Six on Saturday 10.10.20

Don’t you love today’s date? 10 + 10 = 20. Or is it just me? Anyway, here we are a good way through October already. You can really feel the days getting warmer, although I can still grab my winter coat should I need it. I saw an email today to say that my begonias and hymenocallis are on the way, so looking forward to them arriving and getting them planted. The rhododendron is looking spectacular at the moment: I was even admiring it from the other side of the road this morning as I waited for a bus. All in all we are moving towards summer.  Anyway, thanks once again to The Propagator for allowing us to share what is going on in our gardens. Check out the participant guide if you want to join in.

So first up, the echinacea which as really made a spectacular comeback. It is one of the plants that is needing some spring attention, but I am happy to see it grow again.

A before and after picture at number two…it is time for a big spring clean of all the pots. It is also time to get seeds planted, if only I could find the time. We were out today, and we are out tomorrow, and I am travelling for work next week….maybe next weekend?

I know you have all seen lots of camellia pictures on this blog in the past few weeks, but there are still so many flowers on the bush in front of the house – and they looks beautiful – so here are some more.

And so to the herbs…the lemon balm and chocolate mint have revived beautifully in the warmer weather, there are a few flowers on the chicken thyme, and the hyssop is also looking good. I really love my pots of herbs!

At number five, a New Zealand native, kawakawa. The flowers look like spikes, and in summer, the female flowers ripen to a deep orange. There are lots of bushes around the house, so expect more pictures in the weeks to come.

At number six, what I think is some sort of viburnum. There are two bushes at the side of the house, and one on the slope leading up to the house (pictured below). There are a few in the Botanic Gardens: always a good place to check as the gardens are next to where we live and so have the same conditions and climate. Like so many of the well established shrubs and trees, we have no-one to ask or check with.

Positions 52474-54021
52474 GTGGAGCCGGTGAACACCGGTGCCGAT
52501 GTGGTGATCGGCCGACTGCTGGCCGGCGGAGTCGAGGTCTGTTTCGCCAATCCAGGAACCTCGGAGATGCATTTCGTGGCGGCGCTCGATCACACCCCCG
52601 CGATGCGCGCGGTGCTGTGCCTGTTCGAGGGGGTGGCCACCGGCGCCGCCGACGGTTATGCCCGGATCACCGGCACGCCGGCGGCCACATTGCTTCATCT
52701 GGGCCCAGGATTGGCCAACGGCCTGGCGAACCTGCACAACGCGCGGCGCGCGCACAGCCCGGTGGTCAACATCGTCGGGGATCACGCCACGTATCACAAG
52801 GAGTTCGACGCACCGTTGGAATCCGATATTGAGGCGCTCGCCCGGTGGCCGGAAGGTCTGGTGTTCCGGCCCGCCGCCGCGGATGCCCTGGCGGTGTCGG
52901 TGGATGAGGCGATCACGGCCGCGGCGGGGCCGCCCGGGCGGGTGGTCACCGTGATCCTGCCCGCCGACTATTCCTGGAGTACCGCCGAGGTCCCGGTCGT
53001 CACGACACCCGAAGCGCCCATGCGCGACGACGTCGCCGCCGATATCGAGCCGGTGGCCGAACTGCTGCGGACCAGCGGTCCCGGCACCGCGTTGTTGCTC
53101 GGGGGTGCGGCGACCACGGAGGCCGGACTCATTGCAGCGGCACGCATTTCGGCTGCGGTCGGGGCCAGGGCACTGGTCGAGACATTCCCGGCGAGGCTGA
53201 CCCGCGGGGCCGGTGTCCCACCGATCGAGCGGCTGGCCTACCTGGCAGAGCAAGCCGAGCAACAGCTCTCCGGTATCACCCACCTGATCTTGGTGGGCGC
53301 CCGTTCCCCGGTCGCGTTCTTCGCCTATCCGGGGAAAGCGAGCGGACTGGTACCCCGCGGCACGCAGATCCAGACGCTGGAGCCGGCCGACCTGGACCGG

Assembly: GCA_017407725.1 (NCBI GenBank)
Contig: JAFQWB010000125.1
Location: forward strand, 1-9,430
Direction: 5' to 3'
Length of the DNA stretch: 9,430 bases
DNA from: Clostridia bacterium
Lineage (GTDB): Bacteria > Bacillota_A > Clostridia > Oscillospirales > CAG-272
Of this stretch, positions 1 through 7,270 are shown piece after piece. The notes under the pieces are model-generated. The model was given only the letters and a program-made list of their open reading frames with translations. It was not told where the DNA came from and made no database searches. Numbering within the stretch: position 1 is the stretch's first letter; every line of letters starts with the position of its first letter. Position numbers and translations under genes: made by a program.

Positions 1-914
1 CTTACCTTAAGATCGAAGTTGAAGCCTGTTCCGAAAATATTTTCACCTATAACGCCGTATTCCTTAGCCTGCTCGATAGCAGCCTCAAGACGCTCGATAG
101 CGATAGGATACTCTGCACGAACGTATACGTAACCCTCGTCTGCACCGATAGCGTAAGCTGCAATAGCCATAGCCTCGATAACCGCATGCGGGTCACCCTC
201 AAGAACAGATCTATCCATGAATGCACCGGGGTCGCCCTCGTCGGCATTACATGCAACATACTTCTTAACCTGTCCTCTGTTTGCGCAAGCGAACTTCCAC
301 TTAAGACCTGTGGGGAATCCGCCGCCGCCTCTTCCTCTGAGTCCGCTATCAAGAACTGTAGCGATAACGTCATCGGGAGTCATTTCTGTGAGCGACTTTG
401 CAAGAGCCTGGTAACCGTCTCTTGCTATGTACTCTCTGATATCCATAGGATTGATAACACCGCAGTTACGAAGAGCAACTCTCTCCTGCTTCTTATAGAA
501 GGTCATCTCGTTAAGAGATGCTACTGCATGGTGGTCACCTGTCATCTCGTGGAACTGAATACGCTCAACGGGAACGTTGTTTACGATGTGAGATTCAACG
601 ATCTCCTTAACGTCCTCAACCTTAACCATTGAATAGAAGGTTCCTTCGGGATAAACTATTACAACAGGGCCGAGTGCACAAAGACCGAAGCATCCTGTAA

So that’s it for me this week. As usual, I am looking forward to seeing everyone’s beautiful gardens in other parts of the world. Hope you are all well and enjoying your gardens in whatever the season is with you. 

You can find Thistles and Kiwis on Facebook, and also on Instagram@thistleandkiwis.  As for Twitter….am totally inactive these days.  If you want to get in touch, email me on


  1. What lovely spring flowers and sunshine! Yes, the first activity in many of my maths lessons was “What can we make from today’s date?” The students thought it was a game, so it was even more fun than “real” maths…..but all maths is a game, isn’t it?

    Liked by 1 person

  2. Camilla photos are always good! Your garden looks wonderfully lush—and the delicate viburnum flower is very appealing.

    Liked by 1 person

  3. That rhododendron is spectacular. And as far as I’m concerned, you can never have too many pictures of camellias. Didn’t notice the numbers, but thanks for pointing it out. What fun!

    Liked by 1 person

  4. I have had people come into my work and ask if we sell Kawakawa trees, sadly we don’t but we see them scattered just about everywhere up here.


  5. I really like your beautiful blog. A pleasure to come stroll on your pages. A great discovery and a very interesting blog. I will come back to visit you. Do not hesitate to visit my universe. See you soon.


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